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8 Hairless Dog Breeds: Pictures, Facts & History

Written by: Codee Chessher

Last Updated on February 15, 2024 by Dogster Team

Chinese crested dog walks in the park

8 Hairless Dog Breeds: Pictures, Facts & History

Want a dog but your allergies won’t tolerate the fur? Or maybe you just don’t want to deal with shedding dog hair all over your furniture. While there is no such thing as a 100% hypoallergenic dog breed, hairless dogs do tend to be a bit better for allergy sufferers. Plus, not having to clean up as much shedded hair is a major bonus.

Whether you’re just fascinated by the idea of hairless dogs or want to determine the best one for you, we’ve got you covered. Join us below as we break down the various types of hairless dog breeds and what makes them each special.

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What Qualifies as a Hairless Breed?

Despite the name, hairless dog breeds aren’t always entirely hairless. In fact, many hairless breeds do have some minimal amounts of fur, but the amount varies based on breed and bloodline. Broadly, this hairlessness across various hairless breeds is the result of a genetic mutation. A hairless dog with a muddled ancestry is more likely to exhibit some fur, however.

The 8 Hairless Dog Breeds

1. Chinese Crested Dog

Chinese Crested Dog standing on the grass
Image Credit: Zuzule, Shutterstock
Origin: Mexico
Lifespan: 12 to 18 years
Height: 11 to 13 inches

Featured in Hollywood blockbusters like 102 Dalmatians and Cats & Dogs, the Chinese Crested is a hairless breed thought to be related to the Mexican Xolo because of strong genetic similarities. Two varieties exist: hairless and “powderpuff.” Hairless Chinese Cresteds vary widely in color and have patches of hair on their heads, tails, and paws, while powderpuffs are covered in hair.

2. Peruvian Inca Orchid

Peruvian Inca Orchid on a leash
Image Credit: Anna Krivitskaya, Shutterstock
Origin: Peru
Lifespan: 10 to 12 years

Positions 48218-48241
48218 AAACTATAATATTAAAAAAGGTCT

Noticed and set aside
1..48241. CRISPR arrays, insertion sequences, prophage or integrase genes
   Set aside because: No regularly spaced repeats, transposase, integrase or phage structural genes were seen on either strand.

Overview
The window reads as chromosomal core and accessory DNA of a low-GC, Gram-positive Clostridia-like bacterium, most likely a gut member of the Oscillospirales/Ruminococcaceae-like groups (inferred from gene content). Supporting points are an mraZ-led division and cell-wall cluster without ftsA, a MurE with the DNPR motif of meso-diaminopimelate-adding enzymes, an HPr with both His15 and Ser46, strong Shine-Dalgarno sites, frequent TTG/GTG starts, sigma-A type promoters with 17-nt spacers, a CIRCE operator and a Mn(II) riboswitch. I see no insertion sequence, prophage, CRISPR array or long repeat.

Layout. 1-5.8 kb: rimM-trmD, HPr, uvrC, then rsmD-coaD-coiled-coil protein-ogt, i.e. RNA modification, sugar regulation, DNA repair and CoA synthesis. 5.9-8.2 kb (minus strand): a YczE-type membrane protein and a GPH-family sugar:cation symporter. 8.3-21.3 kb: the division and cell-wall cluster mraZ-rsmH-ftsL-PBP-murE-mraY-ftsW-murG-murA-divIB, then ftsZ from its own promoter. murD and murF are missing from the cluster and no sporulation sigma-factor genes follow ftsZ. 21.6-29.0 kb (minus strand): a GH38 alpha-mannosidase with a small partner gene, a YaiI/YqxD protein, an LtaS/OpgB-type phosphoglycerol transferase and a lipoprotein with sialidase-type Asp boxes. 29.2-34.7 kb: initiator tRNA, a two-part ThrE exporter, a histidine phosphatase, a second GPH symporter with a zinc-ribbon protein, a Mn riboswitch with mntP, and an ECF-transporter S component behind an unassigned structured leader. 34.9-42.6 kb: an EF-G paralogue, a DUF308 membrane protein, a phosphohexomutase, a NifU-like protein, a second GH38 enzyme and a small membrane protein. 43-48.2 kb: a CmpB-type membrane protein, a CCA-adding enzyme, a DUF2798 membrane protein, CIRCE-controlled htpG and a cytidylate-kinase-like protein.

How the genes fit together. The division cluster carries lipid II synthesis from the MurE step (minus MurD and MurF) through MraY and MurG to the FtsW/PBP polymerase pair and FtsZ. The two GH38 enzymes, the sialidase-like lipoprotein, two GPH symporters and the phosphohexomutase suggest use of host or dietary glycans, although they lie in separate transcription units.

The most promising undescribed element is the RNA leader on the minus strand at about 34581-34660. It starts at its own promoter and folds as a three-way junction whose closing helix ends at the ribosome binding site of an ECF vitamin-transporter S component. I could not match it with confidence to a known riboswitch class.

Height: 9 to 26 inches

Often called the Peruvian Hairless Dog, the Peruvian Inca Orchid is a hairless dog breed that stems from the ancient Incan Empire of South America. Some have called them as culturally significant for Peru as Macchu Picchu! Described as intelligent, watchful, and affectionate, they make great family watchdogs that dote on children. Peruvian Inca Orchids come in a variety of colors, like gray, brown, and copper, but only a few have some sparse hair on their head. Otherwise, this is a true hairless breed.

3. Xoloitzcuintli

xoloitzcuintlis dog outdoor
Image Credit: George Trumpeter, Shutterstock
Origin: Mexico
Lifespan: 12 to 15 years
Height: 15 to 23 inches

Also called the Xolo, the Xoloitzcuintli is thought to be the modern descendant of the dogs that lived alongside the ancient Aztecs. Historians believe we can trace their ancestry back over 3,000 years with fairly minimal genetic drift, and the modern Xolo goes back about 1,000 years. This sweet dog has a strong loyalty toward their family members, and they’re known to make excellent watchdogs.

Xolos come in a riot of colors, and some of them even have fur, whether it’s the diminutive toy Xolo or the more dignified standard-size Xolo.

4. American Hairless Terrier

American Hairless Terrier outdoors in nature
Image Credit: dezy, Shutterstock
Origin: United States
Lifespan: 14 to 16 years
Height: 12 to 16 inches